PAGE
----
“Sons and daughters can’t compromise the names of their families by creating something with a coarser weave,” says Adib. “It is a labor of love. Of culture.” Which is one reason a rug that’s authentically “Persian” — meaning it was made in Iran — is so much more valuable than a rug with a Persian pattern made in China. You might say it is a tangible product of a country’s soul.
Once you understand rug essentials, shoppers can focus on what they need. That’s often a matter of size. Adib says one common problem is a customer who looks at the area she feels needs to be covered — the space between a sofa and a fireplace, for example — when she should be looking at the entire room. “I have customers with a 600-square-foot room looking for a 5 by 7 rug. It will have a shrinking affect, taking a big, elegant room and making it look smaller.” Almost as bad: covering an expensive floor with a rug so large, it looks like wall-to-wall carpet.
Large spaces such as great rooms can require multiple rugs, each defining an area: dining, entertaining, lounging. Adib says you want to choose rugs that look good together but are not perfectly matched. Laying down three rugs in the same pattern diminishes the artistic quality of each. “Things that are too matchy-matchy start looking machine-made. Look for rugs that are three distinct pieces of art that complement each other.”
He’s also a fan of layering rugs over larger pieces, even wall-to-wall carpet. “It’s a technique used throughout Europe, but here seen mostly on the coasts. Look at old European mansions and you’ll see lots of it — beautiful carpets with more delicate silk rugs layered on top.”
Adib says although there are hundreds of subcategories, you can place most handmade rugs into one of three general styles: traditional, transitional, and contemporary. Which you choose depends on your home’s overall personality. Generally, he suggests going in a different direction than the space’s overall style. “People think, ‘I’ve got a contemporary house and I need contemporary furniture, paintings, and rugs.’ But I would suggest making it less predictable. Coordinate, don’t match. In a contemporary space, bring in a transitional piece, something that doesn’t blend into the overall scheme.” Likewise, he likes using a rug with a graphic, simple pattern in a traditional space. The idea is to avoid a room where everything blends together in one monotonous style.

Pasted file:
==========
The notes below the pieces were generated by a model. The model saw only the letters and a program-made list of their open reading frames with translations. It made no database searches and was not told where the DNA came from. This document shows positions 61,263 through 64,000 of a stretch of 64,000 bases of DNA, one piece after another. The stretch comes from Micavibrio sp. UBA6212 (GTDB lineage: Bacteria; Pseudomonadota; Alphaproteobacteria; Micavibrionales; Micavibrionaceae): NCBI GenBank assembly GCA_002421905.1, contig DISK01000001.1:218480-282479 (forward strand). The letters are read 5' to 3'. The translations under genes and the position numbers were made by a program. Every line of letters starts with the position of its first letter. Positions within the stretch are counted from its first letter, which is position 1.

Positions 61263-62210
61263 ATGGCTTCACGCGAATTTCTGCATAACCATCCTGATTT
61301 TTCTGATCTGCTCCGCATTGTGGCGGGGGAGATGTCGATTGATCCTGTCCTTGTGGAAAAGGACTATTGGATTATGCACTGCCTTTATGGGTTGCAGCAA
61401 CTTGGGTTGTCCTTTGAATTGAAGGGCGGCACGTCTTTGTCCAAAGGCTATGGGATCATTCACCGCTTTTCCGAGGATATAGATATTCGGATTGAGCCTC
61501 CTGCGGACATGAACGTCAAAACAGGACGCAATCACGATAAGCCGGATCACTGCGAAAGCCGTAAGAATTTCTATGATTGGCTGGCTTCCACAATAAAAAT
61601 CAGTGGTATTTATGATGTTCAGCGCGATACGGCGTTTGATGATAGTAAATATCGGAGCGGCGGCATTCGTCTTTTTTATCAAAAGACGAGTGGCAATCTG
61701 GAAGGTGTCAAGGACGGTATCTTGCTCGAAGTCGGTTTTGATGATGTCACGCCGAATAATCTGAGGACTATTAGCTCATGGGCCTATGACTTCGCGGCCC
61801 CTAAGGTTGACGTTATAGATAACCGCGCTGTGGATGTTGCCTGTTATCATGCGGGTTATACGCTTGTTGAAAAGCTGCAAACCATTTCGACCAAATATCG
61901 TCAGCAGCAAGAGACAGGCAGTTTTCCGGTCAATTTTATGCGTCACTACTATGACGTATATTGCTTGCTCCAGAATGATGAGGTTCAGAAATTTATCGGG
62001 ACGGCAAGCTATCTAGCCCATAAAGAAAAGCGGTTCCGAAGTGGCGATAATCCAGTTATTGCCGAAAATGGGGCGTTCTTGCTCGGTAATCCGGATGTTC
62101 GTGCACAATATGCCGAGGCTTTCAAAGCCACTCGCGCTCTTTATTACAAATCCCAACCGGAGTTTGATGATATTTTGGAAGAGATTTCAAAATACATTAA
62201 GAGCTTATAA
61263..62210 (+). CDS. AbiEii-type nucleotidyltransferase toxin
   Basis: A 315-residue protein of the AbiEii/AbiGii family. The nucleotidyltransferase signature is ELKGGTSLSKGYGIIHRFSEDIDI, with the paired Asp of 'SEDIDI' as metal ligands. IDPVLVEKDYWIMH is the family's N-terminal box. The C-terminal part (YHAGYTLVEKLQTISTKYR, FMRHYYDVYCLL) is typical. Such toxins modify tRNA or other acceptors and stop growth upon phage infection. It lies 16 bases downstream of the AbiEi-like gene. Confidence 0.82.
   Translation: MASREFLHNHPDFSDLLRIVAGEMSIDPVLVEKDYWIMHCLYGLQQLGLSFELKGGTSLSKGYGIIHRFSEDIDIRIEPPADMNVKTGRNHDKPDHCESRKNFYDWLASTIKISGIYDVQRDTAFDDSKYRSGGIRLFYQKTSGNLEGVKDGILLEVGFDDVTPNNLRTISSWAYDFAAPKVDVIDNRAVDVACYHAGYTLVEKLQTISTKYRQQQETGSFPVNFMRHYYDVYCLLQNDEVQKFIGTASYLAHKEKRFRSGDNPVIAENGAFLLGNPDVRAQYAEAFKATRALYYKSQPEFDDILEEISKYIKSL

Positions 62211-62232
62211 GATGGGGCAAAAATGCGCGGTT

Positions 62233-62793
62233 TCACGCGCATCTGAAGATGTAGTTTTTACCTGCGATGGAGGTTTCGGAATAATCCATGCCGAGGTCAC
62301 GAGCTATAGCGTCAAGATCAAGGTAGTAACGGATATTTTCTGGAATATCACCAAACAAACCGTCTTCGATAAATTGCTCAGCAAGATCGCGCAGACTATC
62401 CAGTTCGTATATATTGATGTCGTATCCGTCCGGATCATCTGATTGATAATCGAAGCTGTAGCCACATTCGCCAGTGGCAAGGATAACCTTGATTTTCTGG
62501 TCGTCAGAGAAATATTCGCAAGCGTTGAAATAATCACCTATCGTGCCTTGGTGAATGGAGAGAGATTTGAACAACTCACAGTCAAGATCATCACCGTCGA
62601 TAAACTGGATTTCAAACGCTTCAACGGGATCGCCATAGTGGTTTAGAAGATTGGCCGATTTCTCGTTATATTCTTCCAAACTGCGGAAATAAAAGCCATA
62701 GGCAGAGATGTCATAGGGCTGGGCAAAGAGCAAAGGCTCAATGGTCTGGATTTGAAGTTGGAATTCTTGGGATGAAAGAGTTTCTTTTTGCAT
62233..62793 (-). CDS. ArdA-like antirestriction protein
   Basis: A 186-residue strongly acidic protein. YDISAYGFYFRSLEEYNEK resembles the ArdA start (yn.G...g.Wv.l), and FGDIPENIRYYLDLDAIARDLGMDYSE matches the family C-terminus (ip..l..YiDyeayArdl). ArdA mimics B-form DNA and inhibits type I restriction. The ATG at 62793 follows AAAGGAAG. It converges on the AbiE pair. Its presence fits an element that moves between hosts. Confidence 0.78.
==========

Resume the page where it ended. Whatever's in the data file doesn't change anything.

A matter of trust
There are tons of things that are great to buy online. Handmade rugs, says Adib, are not one of them. “Trust is very important when buying a rug. I see people selling machine-made rugs on the internet as handmade. Not only can the glue backing create a health problem, the dyes will eventually run together.”
But not all brick-and-mortar retailers are created equal. “If you are being pressured into a sale, leave.” Instead, he says to seek out a seller who is patient enough to educate a client, will allow you to take a rug home and live with it for a few days, and exchange it, if need be, without any hiccups. “Work with someone you know you can always go back to. You want a doctor, mechanic, and attorney you can trust. You also need to trust your rug dealer.”
Carpet vs. solid flooring: Solid floors are simple, elegant and practical. Consider natural stone or wood and tiles of all sizes, textures and colors. Luxury Vinyl Planking imitates natural wood or tile affordably. Area rugs add interest and enhance comfort and can be cut to fit space and style. Carpet can provide all-round comfort, color and style in a wide range of fibers and textures.
Padding: What’s underneath is important too, with underlays and setting materials making your flooring feel better and last longer. A pad that is too thin will feel uncomfortable; too thick and it may cause your carpet to wrinkle. Low-density padding may not support your carpet correctly, providing inadequate protection against wear and tear. A higher density pad will feel more solid and extend your carpet’s life.
Other considerations: A moisture barrier protects against dirt and spills and keeps your carpet at its best longer. Also consider pads that allow in-floor heating to radiate through, or insulate against cold or drafts.